Monday, March 17, 2008 0 comments ++[ CLICK TO COMMENT ]++

What's Wrong With Investment Banks?

I ran across an excellent opinion piece in Fortune that talked about the problems with investment banks (on a side note, there is also an interview with Paul Krugman, an economist, who thinks the housing mess can get much worse). Written by Shawn Tully, the article, titled The end of Wall Street as we know it, points out three root problems at Wall Street firms.

Everyone should consider the three issues that I quote below before investing in any investment banks. I think the article is very good at identifying why investment banks are often better at enriching employees than shareholders.


The three big weaknesses of Wall Street are deeply embedded in its culture.

First, firms rely far too heavily on trading as opposed to solid, reliable fee-based businesses favored by big commercial banks. As we'll see, one type of Wall Street trading is consistently lucrative. The rub is that firms always blow it on the risky trading.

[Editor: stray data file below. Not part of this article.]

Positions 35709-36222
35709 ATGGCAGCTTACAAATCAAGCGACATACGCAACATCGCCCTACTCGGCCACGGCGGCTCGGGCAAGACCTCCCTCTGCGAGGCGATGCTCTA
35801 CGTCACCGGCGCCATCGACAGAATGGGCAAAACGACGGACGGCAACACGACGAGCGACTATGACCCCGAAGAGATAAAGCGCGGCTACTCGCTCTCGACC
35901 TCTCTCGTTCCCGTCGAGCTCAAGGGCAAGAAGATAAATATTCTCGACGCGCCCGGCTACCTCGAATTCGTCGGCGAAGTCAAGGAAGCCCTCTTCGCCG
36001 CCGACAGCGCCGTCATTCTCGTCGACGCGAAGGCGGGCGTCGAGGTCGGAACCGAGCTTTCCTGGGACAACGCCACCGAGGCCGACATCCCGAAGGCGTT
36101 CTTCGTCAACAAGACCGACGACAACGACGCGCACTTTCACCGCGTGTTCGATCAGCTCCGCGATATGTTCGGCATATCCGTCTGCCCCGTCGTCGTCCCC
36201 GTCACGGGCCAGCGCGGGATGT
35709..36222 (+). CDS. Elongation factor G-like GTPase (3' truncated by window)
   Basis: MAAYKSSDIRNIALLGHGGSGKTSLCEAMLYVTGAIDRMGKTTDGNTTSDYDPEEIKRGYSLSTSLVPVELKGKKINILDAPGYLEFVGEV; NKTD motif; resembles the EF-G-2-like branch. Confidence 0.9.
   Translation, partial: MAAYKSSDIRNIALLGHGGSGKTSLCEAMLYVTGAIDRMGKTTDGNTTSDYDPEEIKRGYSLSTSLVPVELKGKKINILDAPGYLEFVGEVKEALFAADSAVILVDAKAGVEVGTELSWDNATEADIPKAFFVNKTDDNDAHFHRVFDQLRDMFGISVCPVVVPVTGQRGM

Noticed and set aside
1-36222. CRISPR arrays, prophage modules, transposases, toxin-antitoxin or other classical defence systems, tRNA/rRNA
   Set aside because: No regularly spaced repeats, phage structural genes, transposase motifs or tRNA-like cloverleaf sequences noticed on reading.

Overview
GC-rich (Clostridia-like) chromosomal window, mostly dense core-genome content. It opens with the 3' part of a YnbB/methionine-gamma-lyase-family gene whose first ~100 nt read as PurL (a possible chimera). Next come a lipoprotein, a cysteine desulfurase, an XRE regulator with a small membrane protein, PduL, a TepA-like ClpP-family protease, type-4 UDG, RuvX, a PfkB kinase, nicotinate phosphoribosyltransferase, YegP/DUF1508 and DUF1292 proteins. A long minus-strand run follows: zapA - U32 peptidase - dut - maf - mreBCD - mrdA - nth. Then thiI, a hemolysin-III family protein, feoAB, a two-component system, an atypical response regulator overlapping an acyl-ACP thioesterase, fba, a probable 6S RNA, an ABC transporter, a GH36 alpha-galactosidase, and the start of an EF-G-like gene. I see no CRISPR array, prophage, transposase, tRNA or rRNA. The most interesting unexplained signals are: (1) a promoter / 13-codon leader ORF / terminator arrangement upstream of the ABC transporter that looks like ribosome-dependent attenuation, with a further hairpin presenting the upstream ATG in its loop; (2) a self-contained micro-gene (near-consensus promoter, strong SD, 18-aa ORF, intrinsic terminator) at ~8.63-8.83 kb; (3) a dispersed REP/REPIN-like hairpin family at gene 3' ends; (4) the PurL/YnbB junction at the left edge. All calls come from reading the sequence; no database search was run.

Second, firms embrace leverage levels so dangerous that even the best risk management can't prevent a collapse.

Third, an outsize share of the gains go out the door to CEOs, CFOs and traders when times are good­­ - or rather, when firms get lucky - ­­leaving shareholders with far less wealth when markets go sour.
(source: The end of Wall Street as we know it, Shawn Tully, Fortune)


I'm just a newbie and haven't observed Wall Street for many years but I can identify the aforementioned issues at the root of many of the problems with the Wall Street investment banks. One can more easily understand how a top 5 Wall Street investment bank like Bear Stearns can collapse so quickly by considering the three points mentioned in the article. Bear Stearns, for example, wouldn't have faced half the problems it ran into, if its leverage was much lower.

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